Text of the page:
Ngorongoro Crater and Conservation Area

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"It is impossible to give a fair description of the size and beauty of the Crater, for there is nothing with which one can compare it. It is one of the Wonders of the World" quote by the late Professor Bernhard Grzimek - famous and respected naturalist.

Spanning roughly 8,300 sq kms (3,192 sq miles), the Ngorongoro Conservation Area is a perfect microcosm of East Africa: it combines spectacular scenery and valuable archeological sites with mountains, forests, grassland plains, extinct volcanoes and a staggering profusion of wildlife. Central to the Area is the Ngorongoro Crater the floor of which covers an area of 260 sq kms (100 sq miles). Accommodation is available in one of the lodges on the rim of the crater or just outside the Conservation Area. The road meanders along the rim of the crater affording breathtaking views and descends 2,000 feet to the crater floor.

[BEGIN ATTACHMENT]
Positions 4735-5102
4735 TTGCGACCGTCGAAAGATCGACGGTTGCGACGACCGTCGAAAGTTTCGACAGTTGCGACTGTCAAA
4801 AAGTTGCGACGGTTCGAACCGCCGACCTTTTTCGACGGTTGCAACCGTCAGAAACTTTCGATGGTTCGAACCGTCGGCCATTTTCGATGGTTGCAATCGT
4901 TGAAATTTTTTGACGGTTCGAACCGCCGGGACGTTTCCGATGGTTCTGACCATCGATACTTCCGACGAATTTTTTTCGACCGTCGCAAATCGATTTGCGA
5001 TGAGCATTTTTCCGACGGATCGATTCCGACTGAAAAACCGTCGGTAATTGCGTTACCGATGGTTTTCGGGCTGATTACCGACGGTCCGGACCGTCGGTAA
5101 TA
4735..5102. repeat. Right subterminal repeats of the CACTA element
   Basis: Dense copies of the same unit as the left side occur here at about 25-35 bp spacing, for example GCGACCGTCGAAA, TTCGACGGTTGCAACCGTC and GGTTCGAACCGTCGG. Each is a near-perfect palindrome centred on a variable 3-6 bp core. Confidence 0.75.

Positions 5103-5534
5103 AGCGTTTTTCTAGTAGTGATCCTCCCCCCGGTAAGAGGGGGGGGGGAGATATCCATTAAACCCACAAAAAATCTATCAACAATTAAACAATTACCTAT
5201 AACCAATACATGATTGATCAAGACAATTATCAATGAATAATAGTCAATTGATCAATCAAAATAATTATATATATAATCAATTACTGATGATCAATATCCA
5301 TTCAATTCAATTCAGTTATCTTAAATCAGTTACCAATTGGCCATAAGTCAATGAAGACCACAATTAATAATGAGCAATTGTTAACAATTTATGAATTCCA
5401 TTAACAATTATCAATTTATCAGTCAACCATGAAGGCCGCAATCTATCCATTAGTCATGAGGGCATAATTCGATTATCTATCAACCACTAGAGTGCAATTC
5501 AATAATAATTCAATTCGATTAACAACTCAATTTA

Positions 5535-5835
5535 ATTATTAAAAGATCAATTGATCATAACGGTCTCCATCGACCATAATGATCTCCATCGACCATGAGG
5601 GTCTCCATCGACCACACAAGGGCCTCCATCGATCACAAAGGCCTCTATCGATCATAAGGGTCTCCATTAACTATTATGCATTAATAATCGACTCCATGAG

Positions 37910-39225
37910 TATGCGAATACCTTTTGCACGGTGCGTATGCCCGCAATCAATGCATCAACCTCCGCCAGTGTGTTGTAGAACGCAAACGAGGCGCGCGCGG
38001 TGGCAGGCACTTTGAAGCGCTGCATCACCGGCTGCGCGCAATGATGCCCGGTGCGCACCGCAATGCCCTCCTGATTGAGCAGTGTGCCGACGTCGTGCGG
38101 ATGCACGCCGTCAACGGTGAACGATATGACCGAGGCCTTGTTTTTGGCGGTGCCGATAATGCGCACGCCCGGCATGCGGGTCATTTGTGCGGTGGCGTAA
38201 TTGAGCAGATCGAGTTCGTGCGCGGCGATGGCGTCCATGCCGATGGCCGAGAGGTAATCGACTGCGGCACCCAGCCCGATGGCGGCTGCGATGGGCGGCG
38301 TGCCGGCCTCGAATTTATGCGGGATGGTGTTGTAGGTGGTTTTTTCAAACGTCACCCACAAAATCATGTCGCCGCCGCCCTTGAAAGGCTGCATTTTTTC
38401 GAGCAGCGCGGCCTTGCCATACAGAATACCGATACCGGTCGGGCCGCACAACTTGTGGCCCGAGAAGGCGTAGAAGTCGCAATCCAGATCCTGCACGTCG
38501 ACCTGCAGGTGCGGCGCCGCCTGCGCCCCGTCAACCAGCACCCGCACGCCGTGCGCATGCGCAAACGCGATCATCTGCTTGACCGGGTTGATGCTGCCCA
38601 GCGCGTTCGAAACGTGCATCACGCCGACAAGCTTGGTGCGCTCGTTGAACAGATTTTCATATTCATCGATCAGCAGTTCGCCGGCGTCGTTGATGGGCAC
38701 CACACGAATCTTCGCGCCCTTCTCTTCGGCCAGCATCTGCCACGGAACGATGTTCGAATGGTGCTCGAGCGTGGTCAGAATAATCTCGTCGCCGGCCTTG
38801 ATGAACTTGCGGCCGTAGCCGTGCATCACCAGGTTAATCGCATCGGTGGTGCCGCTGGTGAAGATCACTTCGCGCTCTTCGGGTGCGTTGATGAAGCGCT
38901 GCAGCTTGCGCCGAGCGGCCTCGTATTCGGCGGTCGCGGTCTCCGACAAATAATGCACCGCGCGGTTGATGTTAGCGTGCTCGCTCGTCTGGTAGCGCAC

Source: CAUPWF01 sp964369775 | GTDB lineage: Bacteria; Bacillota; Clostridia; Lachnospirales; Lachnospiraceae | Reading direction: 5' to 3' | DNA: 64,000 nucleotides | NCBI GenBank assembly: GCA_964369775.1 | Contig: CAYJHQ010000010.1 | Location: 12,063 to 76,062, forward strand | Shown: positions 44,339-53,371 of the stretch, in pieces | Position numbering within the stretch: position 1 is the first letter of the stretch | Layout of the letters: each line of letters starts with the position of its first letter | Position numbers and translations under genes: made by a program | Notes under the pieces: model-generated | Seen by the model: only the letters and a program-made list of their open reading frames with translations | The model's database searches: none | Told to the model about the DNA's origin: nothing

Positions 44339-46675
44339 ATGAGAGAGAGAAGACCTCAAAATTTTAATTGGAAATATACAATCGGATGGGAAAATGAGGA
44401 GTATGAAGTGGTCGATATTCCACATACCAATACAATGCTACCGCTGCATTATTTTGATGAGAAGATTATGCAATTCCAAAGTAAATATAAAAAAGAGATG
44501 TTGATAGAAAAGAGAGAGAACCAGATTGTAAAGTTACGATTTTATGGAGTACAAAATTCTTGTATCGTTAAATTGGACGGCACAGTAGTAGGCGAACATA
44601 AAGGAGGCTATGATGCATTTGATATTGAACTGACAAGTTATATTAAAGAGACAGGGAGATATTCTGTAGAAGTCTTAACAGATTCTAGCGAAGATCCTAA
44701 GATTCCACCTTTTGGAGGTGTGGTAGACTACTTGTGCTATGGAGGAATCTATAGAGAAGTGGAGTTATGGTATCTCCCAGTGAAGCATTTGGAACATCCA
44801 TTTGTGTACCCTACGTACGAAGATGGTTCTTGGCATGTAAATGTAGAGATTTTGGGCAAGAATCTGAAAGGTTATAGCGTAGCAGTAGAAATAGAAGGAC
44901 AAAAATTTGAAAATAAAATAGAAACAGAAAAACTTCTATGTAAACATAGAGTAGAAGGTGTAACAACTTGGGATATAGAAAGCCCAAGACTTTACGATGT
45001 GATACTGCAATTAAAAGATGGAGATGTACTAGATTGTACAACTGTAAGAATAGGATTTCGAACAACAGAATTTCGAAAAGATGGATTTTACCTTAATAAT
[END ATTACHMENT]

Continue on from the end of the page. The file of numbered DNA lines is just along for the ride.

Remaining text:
Ngorongoro Crater is really a caldera, the sunken or collapsed cone of a volcano. It is the largest inactive, unbroken and unflooded caldera in the world.

Living on the floor of the crater are bull elephants, lions, hyena, zebra, wildebeest among others living on the grasslands and acacia forests. The crater also has a soda lake - Lake Magadi, the word magad translates to salt water in Maasai. The lake attracts greater and lesser flamingo and other water birds.

The crater is best known as a highly successful sanctuary for the endangered black rhino.

The settings in which you watch the animals are beautiful, the crater is an outstanding place for photography as well as direct observation.

The ground water springs are said to be highly nutritious and the Maasai bring their cattle into the crater daily to drink as they have done for centuries.

Just to the north of the crater are the Olmoti and Empakaai Craters both of which can be explored on foot escorted by a local ranger. It is a wonderful way to explore the highlands and volcanic landscapes. Maasai tribesmen live on the open moorlands and arrangements to visit their manyattas (homestead) can be arranged.

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